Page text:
Last Updated on 10/17/2021 by OTC
Last November, the French Navy received the first of six Suffren-class or Barracuda nuclear assault submarines (SSN) from Naval Group to replace Cold War-era Rubis-class submarines. The submarine is scheduled to enter service with the French Navy in late 2021.
Six Suffren Class submarines will comprise the French Navy’s backbone. They will succeed the Rubis Class of the first generation (later called AMETHYSTE after upgrade). The Suffren class was designed as part of the Barracuda program and is named after the lead boat, commissioned in November 2020.
Suffren is the class’s first vessel, which will be replaced by subsequent ships in the course. Numerous characteristics, such as improved pump-jet propulsion, are derived from the French Navy’s Triomphant class nuclear ballistic missile submarines.
According to the French government, the 6-submarine program’s overall budget is roughly $10.2 billion. When compared to submarines built by other nations, the pricing is reasonable. Suffren is equipped with a hybrid propulsion system and a pressurized water reactor adapted from the nuclear boilers of the Le Triomphant-class SSBNs and Charles-de-Gaulle aircraft carriers. It also features two propulsion turbines, two turbine generators, and two electric motors.
When submerged, the vessels of this class will have a displacement of 5,300 tons and a length of 99.5 meters. Thus, they have a displacement of more than double that at 5,300 tons (versus 2,700). The Suffren is a compact submarine that incorporates many cutting-edge technologies into a relatively small hull. The sub can dive to depths of more than 300 meters at a speed of 46 knots. Its range is nearly limitless due to its nuclear propulsion
Ten times more detection Capability and extremely stealthy
Instead of a standard periscope mast, it features an integrated sensor system with a high-definition camera and a laser rangefinder. As a result, it will feature significantly improved sensors and is expected to have tenfold the detection capability of the Amethyst class.
Naval Group claims the new Barracuda class as being extremely stealthy. The submarine’s low profile ensures that it will be difficult to detect, allowing it to approach opposing submarines and warships stealthily. Admiral Christophe Prazuck, present at Suffren’s launch ceremony, highlighted this point, saying, “This is not a patrolling submarine; this is a hunter.”
The Barracuda class is longer and wider and displaces nearly twice as much when submerged than the Rubis class. Suffren is significantly larger than the preceding Amethyste class. This added internal space would be used to carry more weapons. Barracuda class has four 533mm torpedo tubes, which are the same as Amethyste class, but it will have 20 storage racks for four more torpedoes. Several different kinds of weapons can be accommodated in the submarines of this class.
For land attack, It is equipped to fire the Storm Shadow, an Anglo-French built and designed cruise missile with some stealth features, making it hard to detect. The missile’s specialized French variant, called SCALP EG, has a range of about 1,000 kilometers, or just under 625 miles, and can be fired by the Barracuda class. The prolonged strike envelop enables the submarine to hit targets from a standoff distance. In addition, it will deliver a global first-night strategic strike capability. This will reach deep inside enemy territory, a capability few other navies will have. This is generally equivalent to the Tomahawk.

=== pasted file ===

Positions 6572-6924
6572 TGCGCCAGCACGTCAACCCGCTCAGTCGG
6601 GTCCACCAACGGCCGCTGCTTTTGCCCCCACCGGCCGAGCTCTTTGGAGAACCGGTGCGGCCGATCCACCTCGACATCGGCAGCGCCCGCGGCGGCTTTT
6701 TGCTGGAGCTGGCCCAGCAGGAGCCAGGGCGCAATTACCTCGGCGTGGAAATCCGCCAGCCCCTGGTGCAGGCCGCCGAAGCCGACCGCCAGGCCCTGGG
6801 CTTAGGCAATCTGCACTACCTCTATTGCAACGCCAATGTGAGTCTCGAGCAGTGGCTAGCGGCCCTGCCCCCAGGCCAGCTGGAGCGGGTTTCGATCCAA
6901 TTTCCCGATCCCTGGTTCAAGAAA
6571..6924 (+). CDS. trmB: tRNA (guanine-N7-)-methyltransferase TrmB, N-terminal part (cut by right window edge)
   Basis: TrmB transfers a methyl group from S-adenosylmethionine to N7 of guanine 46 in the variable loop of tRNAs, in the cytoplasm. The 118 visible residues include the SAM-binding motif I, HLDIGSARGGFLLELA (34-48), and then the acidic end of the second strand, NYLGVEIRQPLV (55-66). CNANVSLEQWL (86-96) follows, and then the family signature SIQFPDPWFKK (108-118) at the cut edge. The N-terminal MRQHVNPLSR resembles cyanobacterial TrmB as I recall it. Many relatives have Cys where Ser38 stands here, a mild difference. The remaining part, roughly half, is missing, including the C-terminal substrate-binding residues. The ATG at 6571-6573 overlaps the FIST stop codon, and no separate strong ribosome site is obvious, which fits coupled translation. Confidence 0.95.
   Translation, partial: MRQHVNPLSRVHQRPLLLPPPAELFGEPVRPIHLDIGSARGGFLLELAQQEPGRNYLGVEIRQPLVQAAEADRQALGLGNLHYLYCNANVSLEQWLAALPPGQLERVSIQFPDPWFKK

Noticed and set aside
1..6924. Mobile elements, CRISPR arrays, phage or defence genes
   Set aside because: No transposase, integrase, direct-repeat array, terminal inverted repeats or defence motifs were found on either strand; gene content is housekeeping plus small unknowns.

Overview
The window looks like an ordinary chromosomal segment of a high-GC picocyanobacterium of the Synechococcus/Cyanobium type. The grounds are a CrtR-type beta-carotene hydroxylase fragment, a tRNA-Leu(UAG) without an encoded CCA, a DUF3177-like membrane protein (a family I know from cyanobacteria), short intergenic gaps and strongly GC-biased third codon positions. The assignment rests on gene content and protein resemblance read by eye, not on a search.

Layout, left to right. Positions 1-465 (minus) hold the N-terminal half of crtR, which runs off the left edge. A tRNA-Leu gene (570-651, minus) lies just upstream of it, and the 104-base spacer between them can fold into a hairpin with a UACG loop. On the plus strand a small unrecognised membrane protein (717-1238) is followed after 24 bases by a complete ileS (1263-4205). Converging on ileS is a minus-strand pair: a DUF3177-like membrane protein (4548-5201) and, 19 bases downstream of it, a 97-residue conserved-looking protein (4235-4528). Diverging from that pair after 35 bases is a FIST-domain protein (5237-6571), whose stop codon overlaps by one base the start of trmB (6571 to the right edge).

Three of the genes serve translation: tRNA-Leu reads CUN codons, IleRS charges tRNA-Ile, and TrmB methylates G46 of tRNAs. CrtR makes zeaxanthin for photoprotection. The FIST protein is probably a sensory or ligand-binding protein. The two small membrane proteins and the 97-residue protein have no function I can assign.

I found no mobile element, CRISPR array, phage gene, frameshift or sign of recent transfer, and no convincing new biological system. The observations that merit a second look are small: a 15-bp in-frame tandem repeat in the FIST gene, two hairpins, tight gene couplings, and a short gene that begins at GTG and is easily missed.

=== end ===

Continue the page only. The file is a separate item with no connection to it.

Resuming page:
For the Anti Ship role, Exocet SM39 is available, which is the submarine-launched version of the Exocet family. MBDA manufactures the torpedo tube-launched Exocet SM39 anti-ship missile. It features all-weather capability, sea-skimming flight, solid propellant, and a high kill warhead. The missile ranges 50 km or 31 miles, enabling the submarine to go into action while remaining out of enemy detection and weapon range. In addition, flexibility and versatility are provided thanks to the system’s large launch envelope.
F21 Artemis heavy torpedoes neutralize enemy ships and submarines. It is more agile, faster, more intelligent than the F17 it is replacing. The F21 torpedo is the only new heavy torpedo development in the world. Its characteristics are thought to be significantly superior to all other heavy torpedoes currently in service. It has a speed of over 50 knots. It can reach targets over 27 nautical miles (50 km) away and move to a depth of 600 m.
FG-29 Mines can be carried in place of each torpedo.
UUVs (uncrewed underwater vehicles) the size of torpedos may also be carried in the future. Again, the new D-19 model from Naval Group may be a good fit. Small UUVs are capable of performing a broad variety of operations, including intelligence, surveillance, and reconnaissance (ISR), electronic warfare (EW), anti-submarine warfare (ASW), mine countermeasures (MCM), and mine warfare. Additionally, the Barracuda class can transport a small squad of twelve special operations forces.
The Barracuda class submarines represent a significant step forward for France’s submarine fleet modernization. Naval Group anticipates delivering three further submarines by 2025, followed by the final two in 2030. In addition, the French Navy will begin phasing out the 6 Rubis class submarines with the advent of the Barracuda class. However, French authorities anticipate that the Barracuda class will remain in service until the 2060s, and these six submarines will undoubtedly be a significant component of the country’s future submarine capabilities.
Most significantly, the French naval power could engage vital objectives deep within the land from a distance of 1000 kilometers by submarine. This capability might be considered to have enhanced the French Navy’s deterrent capability and firepower.
Check out Naval Library App to find out more about the specifications of the Barracuda-class subs.